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Thoughts from Ayodeji “Deji” Okanlawon: Cisco Designated VIP
Ayodeji Okanlawon is a lead consultant engineer with Verizon in London. According to Deji, “If you want to advance your career, if you’re serious about your skill sets, you’ve got to be in the forums.”
Tell us about your career.
I’m originally from Nigeria. In Nigerian universities, engineering students complete a 5-year degree program that includes an internship. During my internship I learned about router configuration and installation. After the internship I earned my CCNA, and then went back to school for my BScEE.
One of my first jobs was deploying satellite networks for Schlumberger. Satellite is popular in Africa because there is little fiber. Later I returned to routing and switching, and then moved into IP telephony.
What do you do now?
In 2007 I moved to the UK under the Highly Skilled Migrant Program, which has since been phased out. I currently work for Verizon in London. I’m a lead consultant engineer for our customers’ collaboration projects, responsible for design, implementation, and support.
How did you discover Cisco Support Community?
Funny you should ask, because I just found my first post, from 2006. I was still in Nigeria and working on my first IP telephony project. I posted, “Please, can anyone help?” I was a desperate man! When someone responded, I was very grateful.
When did you start contributing?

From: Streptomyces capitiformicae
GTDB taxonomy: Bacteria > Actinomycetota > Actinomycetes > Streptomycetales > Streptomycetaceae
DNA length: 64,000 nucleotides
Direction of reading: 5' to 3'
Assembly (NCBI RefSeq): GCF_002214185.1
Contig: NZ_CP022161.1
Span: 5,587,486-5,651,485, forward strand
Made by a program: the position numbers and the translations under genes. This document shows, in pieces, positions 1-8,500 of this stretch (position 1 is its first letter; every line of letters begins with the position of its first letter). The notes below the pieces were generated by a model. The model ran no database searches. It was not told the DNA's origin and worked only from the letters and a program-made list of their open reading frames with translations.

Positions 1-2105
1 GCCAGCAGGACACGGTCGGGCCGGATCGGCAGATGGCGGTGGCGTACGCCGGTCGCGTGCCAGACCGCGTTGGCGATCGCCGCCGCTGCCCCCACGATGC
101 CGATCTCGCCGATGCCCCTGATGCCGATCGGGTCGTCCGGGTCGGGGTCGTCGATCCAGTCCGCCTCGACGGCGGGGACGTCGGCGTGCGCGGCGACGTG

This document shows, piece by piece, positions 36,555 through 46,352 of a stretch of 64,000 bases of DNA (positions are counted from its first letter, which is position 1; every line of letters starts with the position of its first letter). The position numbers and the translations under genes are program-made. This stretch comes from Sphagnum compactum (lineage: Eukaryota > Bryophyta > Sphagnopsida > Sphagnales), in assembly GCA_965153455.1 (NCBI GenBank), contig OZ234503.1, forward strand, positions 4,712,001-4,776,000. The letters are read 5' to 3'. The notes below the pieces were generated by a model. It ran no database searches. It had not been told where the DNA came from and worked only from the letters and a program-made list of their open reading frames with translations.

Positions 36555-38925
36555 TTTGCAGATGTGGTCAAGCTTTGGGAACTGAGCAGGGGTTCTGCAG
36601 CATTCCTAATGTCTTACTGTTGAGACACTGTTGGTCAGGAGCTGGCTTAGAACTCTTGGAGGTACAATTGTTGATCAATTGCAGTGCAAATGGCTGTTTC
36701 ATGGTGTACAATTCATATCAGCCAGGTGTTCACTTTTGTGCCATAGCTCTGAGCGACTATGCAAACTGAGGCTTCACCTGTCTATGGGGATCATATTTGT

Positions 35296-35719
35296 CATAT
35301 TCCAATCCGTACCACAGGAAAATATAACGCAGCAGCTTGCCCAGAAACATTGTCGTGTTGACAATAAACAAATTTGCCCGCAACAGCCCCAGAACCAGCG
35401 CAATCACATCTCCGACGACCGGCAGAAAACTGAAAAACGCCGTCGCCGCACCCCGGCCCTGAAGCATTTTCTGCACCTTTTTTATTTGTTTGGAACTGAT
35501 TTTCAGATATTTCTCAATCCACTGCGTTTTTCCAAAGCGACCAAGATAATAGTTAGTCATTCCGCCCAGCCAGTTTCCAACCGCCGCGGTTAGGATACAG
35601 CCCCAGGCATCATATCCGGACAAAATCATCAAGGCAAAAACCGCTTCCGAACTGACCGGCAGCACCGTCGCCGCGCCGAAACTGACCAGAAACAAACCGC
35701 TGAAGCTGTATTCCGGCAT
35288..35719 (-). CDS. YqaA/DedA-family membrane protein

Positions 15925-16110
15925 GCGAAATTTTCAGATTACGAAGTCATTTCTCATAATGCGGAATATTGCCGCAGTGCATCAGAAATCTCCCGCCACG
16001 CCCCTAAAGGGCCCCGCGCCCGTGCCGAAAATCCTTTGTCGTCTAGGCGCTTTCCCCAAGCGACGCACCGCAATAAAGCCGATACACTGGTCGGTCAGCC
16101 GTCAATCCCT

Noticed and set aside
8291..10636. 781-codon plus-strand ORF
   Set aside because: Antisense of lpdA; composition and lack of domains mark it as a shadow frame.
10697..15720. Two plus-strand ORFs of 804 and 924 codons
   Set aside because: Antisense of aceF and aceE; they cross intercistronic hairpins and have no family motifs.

About 2-3 years after I started working with IP telephony, my skills had increased to the point where I could help other people. I started answering posts on unified communications, TelePresence, and Jabber. I soon became addicted to the forums. You stay up late. You get a thrill when people thank you. And you want to do it again.
I also write documents and blogs for the community. One of my documents, Understanding SIP Traces, has been viewed more than 47,000 times and has the highest possible rating.
Has contributing to the community increased your own skills?
Absolutely. The field of IP telephony is very dynamic. If you do not find a way to engage with other people, your skills quickly become outdated. When I answer people, I have to read up on topics I don’t work with every day. I also do a lot of research when I blog. The great thing about the community is that it broadens your scope.
What else do you get from contributing?
It’s rewarding to read people’s comments. When they thank me, that’s the best feeling. Someone at my company called me recently to say that he found my blog on CUBE SIP Media and Signalling Binding to an Interface when he did a Google search. It solved his problem, and I had the joy of knowing I had helped someone.
By contributing, I’m doing something meaningful. Sometimes technical people are just stuck looking at CLIs [command-line interfaces]. But when you give back, you become more complete. You’re not working just to make an income, but to make someone else’s work a little easier. I feel like I’m a better person because I share my knowledge.
Any suggestions to make the community even better?
Visit more often! The idea behind the community is to use the knowledge of the crowd. I have a folder where I’ve saved great answers over the years.
Any words of encouragement for others to participate?
When you share your knowledge, you also increase your knowledge. For example, a couple of weeks ago someone posted about a problem setting up SIP calls with a provider. To answer, I had to read the RFC. Researching the answer helped me become better versed on that subject. If you want to advance your career, if you’re serious about your skill sets, you’ve got to be in the forums.